90 Degrees Can Feel Pretty Chilly Sometimes

I’ve been concerned lately about a hurt in a deep, dark part of my body —just an old issue, I believe, that decided to return for a visit.  It’s time to visit the doctor, and it probably has been for a couple weeks, but this is just one of those issues that a person can’t discuss openly on the phone when surrounded by the tomblike silence of my workplace.  “HEY EVERYBODY, LISTEN CLOSELY AND FIND OUT WHAT NASTY THINGS ARE GOING ON INSIDE MY BOD!!!  AND THEN JUST PRETEND YOU DIDN’T HEAR A THING, OK?  COVER YOUR SNICKERING AND LOWER YOUR EYES, PLEASE!”  Even with a greater than 90% certainty that this issue is simply annoying, not harmful, it’s strange how my thoughts turn deep and dark.

First is the daughter.  Hell, I miss her terribly!  She’s twenty, and this is the first summer she hasn’t come home from college.  A good job and summer classes sealed that deal.  She was the one who shared my love of cooking and rode bikes with me every single night of the summer, who went on our oddball shopping trips (which involved finding bargains at the Abercrombie and Hollister outlets, stopping at the bratwurst emporium for some frozen fatty goodness for later consumption, compulsory tiramisu splitting, and loading up on sweatshirts and T-shirts at the Jansport company outlet), and watching old Disney movies and chick flicks.  I’m long overdue for all the above, yet I know (barring catastrophe), her visits will be only temporary from now on.  In some ways, I dread her visits because when she comes home again, I’ll be broken when she leaves.  Dammit.  And to think many of us do this to our parents.  What is the matter with people, anyway?

However, I wouldn’t have it any other way.  I have always refused to guilt (that’s a verb) my children into staying in their jobless hometown just to waste away tending their mother’s sensitivity and fragility.  (FYI My daughter is unaware of this blog.)  I would feel far worse inflicting that fate upon them.  My goal was to expose my children to many things and let them find their way in the world, and I’m sticking with that.  My goal now must be to become extremely wealthy (ha ha ha ha oh, the futility of that one!) or have a more portable job so I can haunt my kids no matter where they land.  Add that to my pile of motivators.  My daughter informed me today that she has a very strong job opportunity in Los Angeles, after which I informed her that her brother would be sleeping on her floor if she moves there, because his lease will be up at the time she would go, and the West Coast is his goal as well.  I hope she waves as she flies over the Midwest.  So she may move to yet another of the sad Cheeseless States…

Other bits-o’darkness, which are actually quite liberating:  (1) In light of the exodus of the children, I can’t get my new pup soon enough!  I think we’ll pick up little Maya on July 6th, which will be the right scheduling for my husband and I to get her into a decent training schedule.  I’ve been listening to so much Cesar Millan (the Dog Whisperer) that I hear his voice in my sleep—“have calm, assertive energy.”  (2) I’ve also tossed onto the pile of motivators the realization that my current job is good, but it doesn’t offer the opportunities I crave.  That about sums up the whole situation.  It’s more me than them.  (3) I often question if I will ever have enough free time in my life to be truly happy, regardless of my occupation.  (4) I’ve given up on my vegetable garden.  The debris—peas and beans nibbled down to stubs, pepper stalks with mini leaves, numerous alien weeds—will be pulled up within the hour.  I’ve fed every creature imaginable.  Three rabbits were inside the garden fence yesterday, the deer nibble the rest from the top down, and earwigs are making the marigolds vanish little by little at night (they are the nastiest little culprits!).  Our favorite is Castro the squirrel.  Well, I’m not actually into naming wildlife, but if I were to name him, it would be something Cuban.  The little beast pulls leaves off my buttercup squash plants, spins them (squirrels are nervous creatures), rolls them up, and eats them.  I’ve never seen anything quite like it, but squirrels are probably the most well-adapted creatures in human society ever—that is for not being domesticated.  Anyway, he manages to eat two huge leaves at a time before running off, no doubt to empty his bowels ASAP.  The squash plant is surviving the squirrel’s leaf obsession, so it will stay, but I’m replacing the rest of the stubs with tomatoes and herbs.  Maya can enjoy the smell of the herbs when she has to be in the kennel, and I will be the Salsa Queen come fall!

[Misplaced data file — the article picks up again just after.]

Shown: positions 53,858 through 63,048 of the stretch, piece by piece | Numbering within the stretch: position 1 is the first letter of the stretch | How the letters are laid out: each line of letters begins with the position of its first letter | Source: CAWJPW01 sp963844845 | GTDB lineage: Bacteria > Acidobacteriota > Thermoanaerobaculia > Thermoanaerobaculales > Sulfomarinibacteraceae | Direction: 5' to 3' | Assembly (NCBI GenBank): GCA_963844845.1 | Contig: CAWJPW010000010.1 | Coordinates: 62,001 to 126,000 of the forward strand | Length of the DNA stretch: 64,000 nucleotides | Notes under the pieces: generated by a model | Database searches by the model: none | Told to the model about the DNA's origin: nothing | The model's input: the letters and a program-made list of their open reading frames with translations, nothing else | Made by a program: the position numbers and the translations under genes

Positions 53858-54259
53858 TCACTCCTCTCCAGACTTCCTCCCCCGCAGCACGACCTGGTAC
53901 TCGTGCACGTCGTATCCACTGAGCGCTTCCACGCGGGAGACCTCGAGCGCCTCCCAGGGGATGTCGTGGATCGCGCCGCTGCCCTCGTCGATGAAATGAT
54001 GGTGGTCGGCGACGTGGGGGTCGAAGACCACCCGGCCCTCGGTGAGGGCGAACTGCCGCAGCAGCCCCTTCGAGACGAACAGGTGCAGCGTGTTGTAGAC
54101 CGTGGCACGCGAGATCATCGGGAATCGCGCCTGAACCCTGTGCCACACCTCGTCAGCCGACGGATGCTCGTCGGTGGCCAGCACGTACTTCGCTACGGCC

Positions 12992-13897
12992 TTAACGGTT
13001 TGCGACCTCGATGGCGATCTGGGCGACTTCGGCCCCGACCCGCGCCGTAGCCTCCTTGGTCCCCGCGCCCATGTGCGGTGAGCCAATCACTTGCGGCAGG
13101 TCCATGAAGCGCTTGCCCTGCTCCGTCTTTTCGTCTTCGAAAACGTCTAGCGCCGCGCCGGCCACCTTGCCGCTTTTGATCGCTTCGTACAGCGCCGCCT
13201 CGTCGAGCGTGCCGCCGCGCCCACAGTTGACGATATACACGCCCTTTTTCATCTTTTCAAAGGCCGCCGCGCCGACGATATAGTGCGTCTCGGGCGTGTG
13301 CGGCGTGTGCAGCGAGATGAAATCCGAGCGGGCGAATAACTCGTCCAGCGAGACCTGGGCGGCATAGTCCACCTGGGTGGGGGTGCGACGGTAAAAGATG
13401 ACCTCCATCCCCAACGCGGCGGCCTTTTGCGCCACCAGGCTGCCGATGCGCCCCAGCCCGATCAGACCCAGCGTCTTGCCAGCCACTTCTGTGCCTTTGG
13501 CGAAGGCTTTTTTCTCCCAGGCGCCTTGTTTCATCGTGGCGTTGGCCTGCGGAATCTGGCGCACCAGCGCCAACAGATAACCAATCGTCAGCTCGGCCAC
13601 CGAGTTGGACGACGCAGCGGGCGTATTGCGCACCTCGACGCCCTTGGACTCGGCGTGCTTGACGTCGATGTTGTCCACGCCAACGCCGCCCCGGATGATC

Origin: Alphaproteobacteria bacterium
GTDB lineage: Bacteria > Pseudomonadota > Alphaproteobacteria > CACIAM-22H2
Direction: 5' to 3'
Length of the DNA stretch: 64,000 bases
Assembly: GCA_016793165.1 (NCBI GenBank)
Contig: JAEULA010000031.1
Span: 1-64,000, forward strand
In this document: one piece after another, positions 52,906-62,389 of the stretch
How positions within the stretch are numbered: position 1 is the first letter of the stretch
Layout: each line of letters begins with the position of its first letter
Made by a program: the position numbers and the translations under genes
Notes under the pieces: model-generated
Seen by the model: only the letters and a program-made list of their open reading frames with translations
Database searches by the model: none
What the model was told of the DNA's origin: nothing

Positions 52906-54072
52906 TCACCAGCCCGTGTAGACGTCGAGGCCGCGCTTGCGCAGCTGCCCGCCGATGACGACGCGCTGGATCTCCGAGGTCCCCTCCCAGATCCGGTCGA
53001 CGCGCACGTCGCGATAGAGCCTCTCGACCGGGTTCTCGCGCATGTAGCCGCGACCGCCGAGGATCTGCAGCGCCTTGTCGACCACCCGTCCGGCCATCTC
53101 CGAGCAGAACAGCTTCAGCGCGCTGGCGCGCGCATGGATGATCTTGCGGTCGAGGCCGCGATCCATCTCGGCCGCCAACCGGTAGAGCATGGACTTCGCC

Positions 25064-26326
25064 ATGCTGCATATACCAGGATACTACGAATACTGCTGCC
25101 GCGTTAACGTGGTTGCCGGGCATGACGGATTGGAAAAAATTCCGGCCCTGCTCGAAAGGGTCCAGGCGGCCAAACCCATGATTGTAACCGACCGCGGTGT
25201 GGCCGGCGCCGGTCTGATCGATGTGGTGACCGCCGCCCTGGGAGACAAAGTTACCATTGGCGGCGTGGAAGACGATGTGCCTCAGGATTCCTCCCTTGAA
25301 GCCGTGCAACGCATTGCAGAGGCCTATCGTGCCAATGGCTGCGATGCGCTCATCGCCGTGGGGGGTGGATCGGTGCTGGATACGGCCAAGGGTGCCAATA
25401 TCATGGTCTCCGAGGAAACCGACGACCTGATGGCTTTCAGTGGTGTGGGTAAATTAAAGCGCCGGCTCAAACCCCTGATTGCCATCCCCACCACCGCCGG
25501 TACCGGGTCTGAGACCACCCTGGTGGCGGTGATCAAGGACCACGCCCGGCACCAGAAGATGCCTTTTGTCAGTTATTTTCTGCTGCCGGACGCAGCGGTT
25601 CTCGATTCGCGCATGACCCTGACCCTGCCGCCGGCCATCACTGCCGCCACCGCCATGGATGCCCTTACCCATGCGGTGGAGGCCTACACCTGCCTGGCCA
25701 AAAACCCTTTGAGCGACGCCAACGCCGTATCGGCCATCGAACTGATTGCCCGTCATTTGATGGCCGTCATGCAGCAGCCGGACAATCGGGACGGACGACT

Here is the squirrel, stuffing his face with squash leaves:

what can this possibly be doing to his insides?!!


~ by rebuildingholly on June 28, 2012.

2 Responses to “90 Degrees Can Feel Pretty Chilly Sometimes”

  1. New to your blog, but loving it…lol!
    Squirrel! Last week I went out to gather a nice salad of leaf lettuce that was finally coming into its own…only to discover a squirrel had also decided it was “just right”. Or a chipmunk…something small enough to tramp all over what they didn’t eat (it’s a container garden).

    • Thank you! I’d blame the squirrels for the lettuce harvesting, myself. I watched one eat a gazania flower yesterday, and my brother has told me how squirrels in his Illinois neighborhood gnaw on jack-o’lanterns and eat tulips. Cheeky little beasts!

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